Who invented the parachute?

The word parachute comes from the French words ‘para’ and ‘chute’. Used together, they mean ‘to shield a fall’.

Parachutes had been first imagined and sketched by Leonardo da Vinci. They were reinvented in1783 by a French chemist, Louis Lenormand, who also was the first to make a parachute jump.

Subsequent development of the parachute focused on it becoming more compact. While the early parachutes were made of linen stretched over a wooden frame, in the late 1790s, Blanchard began making parachutes from folded silk, taking advantage of silk's strength and light weight. In 1797, André Garnerin made the first descent using such a parachute. Garnerin also invented the vented parachute, which improved the stability of the fall.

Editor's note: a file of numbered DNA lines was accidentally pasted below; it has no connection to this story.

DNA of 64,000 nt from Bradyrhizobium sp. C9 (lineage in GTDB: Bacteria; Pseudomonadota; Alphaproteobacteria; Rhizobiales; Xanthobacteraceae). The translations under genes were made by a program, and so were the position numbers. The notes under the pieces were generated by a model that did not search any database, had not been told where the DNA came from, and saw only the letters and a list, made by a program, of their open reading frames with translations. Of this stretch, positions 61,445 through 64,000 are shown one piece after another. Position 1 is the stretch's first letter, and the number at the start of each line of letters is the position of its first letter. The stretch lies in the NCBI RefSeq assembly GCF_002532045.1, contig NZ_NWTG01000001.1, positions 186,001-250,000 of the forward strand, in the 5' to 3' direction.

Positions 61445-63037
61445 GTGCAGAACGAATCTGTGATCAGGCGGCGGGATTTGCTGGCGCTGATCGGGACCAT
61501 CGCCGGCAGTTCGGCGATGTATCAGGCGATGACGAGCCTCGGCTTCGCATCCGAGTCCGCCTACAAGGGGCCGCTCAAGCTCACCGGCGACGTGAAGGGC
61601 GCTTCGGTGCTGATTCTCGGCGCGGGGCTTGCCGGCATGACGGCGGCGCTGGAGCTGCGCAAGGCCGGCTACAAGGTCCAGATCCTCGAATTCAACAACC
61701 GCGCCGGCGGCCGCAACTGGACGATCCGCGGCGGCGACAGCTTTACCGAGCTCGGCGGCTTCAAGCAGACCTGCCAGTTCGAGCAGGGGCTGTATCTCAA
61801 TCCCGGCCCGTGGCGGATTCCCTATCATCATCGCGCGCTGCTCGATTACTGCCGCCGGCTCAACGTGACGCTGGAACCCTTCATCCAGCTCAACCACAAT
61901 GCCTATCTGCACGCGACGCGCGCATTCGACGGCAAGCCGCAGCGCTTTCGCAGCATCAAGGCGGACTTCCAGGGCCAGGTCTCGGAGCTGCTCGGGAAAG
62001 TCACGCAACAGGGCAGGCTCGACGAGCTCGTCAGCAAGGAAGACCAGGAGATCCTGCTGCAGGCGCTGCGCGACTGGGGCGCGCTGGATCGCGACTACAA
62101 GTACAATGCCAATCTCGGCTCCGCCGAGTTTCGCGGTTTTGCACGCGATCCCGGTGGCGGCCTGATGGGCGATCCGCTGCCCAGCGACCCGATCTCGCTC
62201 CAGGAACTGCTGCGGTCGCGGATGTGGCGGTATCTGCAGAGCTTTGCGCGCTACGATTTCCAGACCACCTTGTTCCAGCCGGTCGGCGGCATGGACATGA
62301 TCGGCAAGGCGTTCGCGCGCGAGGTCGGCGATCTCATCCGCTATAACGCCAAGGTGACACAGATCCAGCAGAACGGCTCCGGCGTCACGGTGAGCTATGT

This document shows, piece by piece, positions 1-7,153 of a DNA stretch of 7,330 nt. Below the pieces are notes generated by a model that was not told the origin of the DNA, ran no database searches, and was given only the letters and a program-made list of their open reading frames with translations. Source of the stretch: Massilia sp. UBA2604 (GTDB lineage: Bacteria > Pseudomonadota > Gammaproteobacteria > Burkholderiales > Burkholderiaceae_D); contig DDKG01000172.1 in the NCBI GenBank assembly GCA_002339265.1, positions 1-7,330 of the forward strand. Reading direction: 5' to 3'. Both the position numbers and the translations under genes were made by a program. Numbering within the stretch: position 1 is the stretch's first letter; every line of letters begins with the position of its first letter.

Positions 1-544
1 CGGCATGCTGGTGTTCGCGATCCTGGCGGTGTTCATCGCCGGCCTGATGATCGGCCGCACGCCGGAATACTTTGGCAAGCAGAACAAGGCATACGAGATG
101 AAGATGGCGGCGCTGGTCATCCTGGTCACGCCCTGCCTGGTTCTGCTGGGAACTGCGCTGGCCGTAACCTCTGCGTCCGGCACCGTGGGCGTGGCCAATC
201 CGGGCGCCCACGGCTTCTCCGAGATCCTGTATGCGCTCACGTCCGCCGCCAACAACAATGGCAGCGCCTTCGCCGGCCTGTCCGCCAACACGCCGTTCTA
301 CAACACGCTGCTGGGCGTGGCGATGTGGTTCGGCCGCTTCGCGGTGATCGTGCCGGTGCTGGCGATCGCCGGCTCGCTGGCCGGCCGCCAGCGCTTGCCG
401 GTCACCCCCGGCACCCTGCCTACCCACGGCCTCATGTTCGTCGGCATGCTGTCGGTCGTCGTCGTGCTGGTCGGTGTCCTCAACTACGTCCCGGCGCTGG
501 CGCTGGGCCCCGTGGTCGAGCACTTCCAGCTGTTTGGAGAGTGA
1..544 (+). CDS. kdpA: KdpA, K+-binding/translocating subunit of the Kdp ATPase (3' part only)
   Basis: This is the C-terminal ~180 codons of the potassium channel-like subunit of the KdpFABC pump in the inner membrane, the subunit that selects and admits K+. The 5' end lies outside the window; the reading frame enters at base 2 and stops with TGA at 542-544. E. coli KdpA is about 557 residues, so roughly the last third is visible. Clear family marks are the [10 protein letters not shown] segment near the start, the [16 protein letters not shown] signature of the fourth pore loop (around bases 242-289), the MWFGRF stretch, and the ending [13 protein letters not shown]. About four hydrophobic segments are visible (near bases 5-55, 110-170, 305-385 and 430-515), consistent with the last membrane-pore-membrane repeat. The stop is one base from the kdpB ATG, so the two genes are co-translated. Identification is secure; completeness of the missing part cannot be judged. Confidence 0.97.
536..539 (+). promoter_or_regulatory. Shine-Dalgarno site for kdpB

Today, parachutes are made from ‘rip-stop’ nylon that is woven with extra-thick thread at regular intervals, creating a pattern of small squares. This structure keeps small tears from spreading.